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Update – College Operational Issues

Welcome to week six of the semester. This edition of What’s on My Mind briefly provides updates on several college operational issues. Please take a look.


Reflections on Black History Month

Black History Month is the perfect space to reflect on the intersection of the “power of learning” and “positive social change” both important cultural markers of Paradise Valley Community College. Unfortunately for many of us, our understanding and celebration of Black History Month can and often times defaults to a shallow understanding and appreciation of the iconic historical figures and events that mark the African-American experience over the past four hundred years.  Here are several events to reflect on and subsequent questions that merit further individual exploration.

What do we really know about the Supreme Court ruling in 1954 of Brown v. Board of Education of Topeka – Why did it take multiple follow up court opinions to fully enact the findings of the first Brown ruling? Who argued the case before the Supreme Court and how did his work lead to a future appointment to the court? Why do schools in the United States remain largely segregated?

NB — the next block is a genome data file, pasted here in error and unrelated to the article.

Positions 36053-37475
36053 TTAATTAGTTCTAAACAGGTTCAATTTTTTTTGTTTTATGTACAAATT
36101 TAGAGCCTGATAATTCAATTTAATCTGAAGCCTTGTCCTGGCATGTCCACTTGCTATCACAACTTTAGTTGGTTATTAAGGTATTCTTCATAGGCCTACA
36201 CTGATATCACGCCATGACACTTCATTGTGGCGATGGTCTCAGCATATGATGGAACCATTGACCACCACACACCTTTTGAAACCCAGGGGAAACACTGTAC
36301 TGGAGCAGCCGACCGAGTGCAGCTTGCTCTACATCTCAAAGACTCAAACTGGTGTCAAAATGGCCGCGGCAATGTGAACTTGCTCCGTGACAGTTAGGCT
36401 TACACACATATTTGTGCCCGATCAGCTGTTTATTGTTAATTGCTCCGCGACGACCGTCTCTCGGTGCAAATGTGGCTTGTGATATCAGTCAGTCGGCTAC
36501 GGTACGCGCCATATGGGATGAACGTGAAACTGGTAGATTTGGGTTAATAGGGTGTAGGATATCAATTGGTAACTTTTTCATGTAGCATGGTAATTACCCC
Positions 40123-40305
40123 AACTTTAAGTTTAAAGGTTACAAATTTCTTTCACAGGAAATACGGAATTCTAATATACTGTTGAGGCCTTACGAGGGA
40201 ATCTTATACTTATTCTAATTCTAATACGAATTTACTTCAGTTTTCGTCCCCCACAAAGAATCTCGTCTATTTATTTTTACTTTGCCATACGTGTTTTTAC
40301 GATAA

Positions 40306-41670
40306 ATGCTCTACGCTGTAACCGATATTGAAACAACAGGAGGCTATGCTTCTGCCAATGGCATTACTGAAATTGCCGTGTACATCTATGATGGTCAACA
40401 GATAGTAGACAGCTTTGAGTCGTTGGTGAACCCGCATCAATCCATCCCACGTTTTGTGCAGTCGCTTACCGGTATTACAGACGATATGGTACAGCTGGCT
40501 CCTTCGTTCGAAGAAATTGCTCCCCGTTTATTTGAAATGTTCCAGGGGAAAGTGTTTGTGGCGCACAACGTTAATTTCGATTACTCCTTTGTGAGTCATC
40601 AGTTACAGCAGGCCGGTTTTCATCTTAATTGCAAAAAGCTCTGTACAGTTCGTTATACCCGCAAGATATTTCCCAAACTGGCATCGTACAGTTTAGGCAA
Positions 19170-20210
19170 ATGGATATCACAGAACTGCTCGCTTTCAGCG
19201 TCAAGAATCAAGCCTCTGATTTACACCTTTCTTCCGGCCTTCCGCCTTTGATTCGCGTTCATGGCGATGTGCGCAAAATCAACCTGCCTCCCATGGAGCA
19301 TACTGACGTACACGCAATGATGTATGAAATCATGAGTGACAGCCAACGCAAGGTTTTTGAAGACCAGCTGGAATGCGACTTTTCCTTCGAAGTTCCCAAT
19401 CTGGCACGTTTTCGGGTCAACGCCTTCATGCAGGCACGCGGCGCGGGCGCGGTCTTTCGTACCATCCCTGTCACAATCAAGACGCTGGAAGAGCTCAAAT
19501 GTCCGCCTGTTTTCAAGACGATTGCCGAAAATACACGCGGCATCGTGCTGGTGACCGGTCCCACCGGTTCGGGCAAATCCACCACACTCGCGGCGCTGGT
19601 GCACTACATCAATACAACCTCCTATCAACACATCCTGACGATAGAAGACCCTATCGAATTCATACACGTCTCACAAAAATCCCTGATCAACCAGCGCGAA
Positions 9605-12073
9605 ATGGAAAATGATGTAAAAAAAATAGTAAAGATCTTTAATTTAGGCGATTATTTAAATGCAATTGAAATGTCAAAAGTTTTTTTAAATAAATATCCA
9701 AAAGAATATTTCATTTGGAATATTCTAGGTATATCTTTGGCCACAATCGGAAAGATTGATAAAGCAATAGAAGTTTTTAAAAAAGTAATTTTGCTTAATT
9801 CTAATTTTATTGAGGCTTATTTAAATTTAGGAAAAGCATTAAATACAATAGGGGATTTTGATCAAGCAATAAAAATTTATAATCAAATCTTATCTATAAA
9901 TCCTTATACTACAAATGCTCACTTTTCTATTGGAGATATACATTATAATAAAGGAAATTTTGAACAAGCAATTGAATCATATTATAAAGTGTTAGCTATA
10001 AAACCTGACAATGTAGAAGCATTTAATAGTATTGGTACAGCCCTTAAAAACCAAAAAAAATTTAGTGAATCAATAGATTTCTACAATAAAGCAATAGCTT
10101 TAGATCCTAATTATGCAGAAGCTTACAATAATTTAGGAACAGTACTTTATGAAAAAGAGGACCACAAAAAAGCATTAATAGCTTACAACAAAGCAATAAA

Some history books paint a picture of Rosa Parks as being “…just too tired to change seats on that fateful bus” – which we know is not true. What formal and informal training prepared Rosa Parks for her historical role in the 1955-1956 bus boycott in Montgomery, Alabama?

If we were to read Dick Gregory’s 1971 book No More Lies; The Myth and the Reality of American History, what would we learn about African-American History that would challenge our truths about American history?

Given our commitment, albeit wavering at times, to diversity and inclusion at PVCC, what can we do to encourage a greater diversity of students to participate in programs like Emerging Leaders, Diversity Inc., or Club Z to leverage “positive social change?” Additionally, how do we engage students to more fully understand and appreciate the depth of Black history so that this month’s celebration is not just an isolated marginalized experience? It is the “power of learning” especially for those of us less informed, that will radically change the future of America for all.

I look forward to seeing you at the Black History Month Celebration Luncheon, 11:30 a.m., Wednesday, February 14 in KSC 1000.


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